Musings on the Heisman vote
Posted: Tuesday December 14, 1999 05:48 PM
Click here to send your college football questions to SI's Ivan Maisel.
Let's get right into the bag this week ...
Why didn't Shaun Alexander get more votes? I just don't understand how he could have been overlooked by everyone. For much of the season he led the nation in all-purpose yardage, and has led Alabama back to the top of the polls. I think Alexander belonged on the front row of the Downtown Athletic Club in New York along with Ron Dayne, Michael Vick, Joe Hamilton and Chad Pennington!
-- Peter Susman, Mobile, Ala.
A healthy Shaun Alexander would have made it to the DAC with votes to spare, Peter. Someone would have to be silly enough to schedule a Bar Mitzvah on Tennessee-Alabama weekend not to know that. But once Alexander got hurt against Tennessee, he missed one game and his production fell off for a month. The DAC invites the top five vote-getters to New York for the final. I was surprised that Alexander didn't make it and, while we're on the subject, stunned that Vick finished third.
How did Thomas Jones finish so low in the Heisman Voting? Was it merely because the rest of the Virginia team (especially the defense) had a sub-par season? Jones is perhaps the most talented all-around back in the country. He catches well, jukes well, blocks well, hits holes exceptionally well, sees the entire field and makes most tacklers pay to bring him down. Also, do you think a lot of college football fans will be surprised when his number is called on draft day? In addition, why did Michael Vick finish so high? Don't get me wrong, Vick is an exceptional athlete and I think he will prove to be everything that Ronald Curry was supposed to be, but, he was not Heisman caliber this year.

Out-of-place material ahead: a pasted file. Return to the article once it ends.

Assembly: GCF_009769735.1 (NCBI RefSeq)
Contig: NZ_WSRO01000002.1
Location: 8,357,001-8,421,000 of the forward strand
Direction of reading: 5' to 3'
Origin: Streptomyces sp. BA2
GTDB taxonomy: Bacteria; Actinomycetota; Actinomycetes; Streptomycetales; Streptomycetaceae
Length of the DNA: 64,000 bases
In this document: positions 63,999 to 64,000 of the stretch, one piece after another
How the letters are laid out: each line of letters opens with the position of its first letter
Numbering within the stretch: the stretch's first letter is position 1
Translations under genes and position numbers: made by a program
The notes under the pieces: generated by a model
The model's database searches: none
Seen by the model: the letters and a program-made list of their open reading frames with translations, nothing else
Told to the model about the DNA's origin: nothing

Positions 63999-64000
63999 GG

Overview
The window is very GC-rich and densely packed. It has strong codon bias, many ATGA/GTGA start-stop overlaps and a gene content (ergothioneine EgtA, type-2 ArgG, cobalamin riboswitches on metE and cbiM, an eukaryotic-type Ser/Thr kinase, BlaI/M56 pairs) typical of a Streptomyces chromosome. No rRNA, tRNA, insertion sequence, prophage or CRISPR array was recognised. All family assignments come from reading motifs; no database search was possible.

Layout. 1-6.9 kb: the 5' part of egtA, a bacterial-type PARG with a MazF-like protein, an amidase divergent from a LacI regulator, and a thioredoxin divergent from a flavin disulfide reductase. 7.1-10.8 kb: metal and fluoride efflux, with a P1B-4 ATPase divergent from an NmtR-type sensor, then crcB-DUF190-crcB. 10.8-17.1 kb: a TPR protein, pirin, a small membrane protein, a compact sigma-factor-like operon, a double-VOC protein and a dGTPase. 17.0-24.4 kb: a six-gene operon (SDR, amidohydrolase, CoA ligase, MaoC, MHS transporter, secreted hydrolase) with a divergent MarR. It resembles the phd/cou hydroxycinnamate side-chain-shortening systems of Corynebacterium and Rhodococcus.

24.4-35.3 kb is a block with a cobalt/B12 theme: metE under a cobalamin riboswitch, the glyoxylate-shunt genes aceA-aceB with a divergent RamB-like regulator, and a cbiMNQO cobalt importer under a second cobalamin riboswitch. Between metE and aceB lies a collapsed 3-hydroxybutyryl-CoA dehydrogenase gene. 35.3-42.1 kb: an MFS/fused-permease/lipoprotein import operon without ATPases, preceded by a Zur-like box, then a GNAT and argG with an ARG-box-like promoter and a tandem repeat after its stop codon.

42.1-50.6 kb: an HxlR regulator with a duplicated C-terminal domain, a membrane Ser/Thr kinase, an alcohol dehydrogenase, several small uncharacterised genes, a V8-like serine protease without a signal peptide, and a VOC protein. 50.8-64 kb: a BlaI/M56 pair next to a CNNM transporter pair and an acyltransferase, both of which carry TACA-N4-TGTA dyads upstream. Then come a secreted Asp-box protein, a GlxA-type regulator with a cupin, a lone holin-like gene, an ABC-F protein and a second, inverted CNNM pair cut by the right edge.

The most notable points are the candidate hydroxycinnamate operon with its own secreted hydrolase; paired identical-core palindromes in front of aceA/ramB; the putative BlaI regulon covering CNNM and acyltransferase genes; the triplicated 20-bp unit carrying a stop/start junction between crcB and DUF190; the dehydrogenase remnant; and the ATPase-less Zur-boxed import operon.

-- Miles S. Mullin, McAllen, Texas
Good questions, all, Miles. I don't have an answer. I voted Jones third. He did his best work late in the season. Unfortunately, Heisman races seem to firm up by mid-October. By the time Jones got rolling, the engravers already had started to learn how to spell W-I-S-C-O-N-S-I-N. I believe Jones will go high in the draft. And as I said above, I can't figure out how Vick finished third. I agree with you. He's certainly a very good player but he's only half as good as he's going to be.
Why does everyone want the Heisman winner to be flashy? Isn't the Heisman for the best college football player? You shouldn't have to justify voting for a player such as Ron Dayne just because he isn't the flashiest player to ever come through the college gridiron. Let's face it, he had a great season (a great four seasons), led his team to a top 5 ranking and their second consecutive Rose Bowl, and outplayed every other college football player this year. Let's not forget either that he is playing Big Ten defenses and broke the record despite sitting out six quarters this year (none due to injury, all because Wisconsin had the game in hand and coach Barry Alvarez didn't see a point in running up the score).
-- Bryan Sauer, Oconomowoc, Wisc.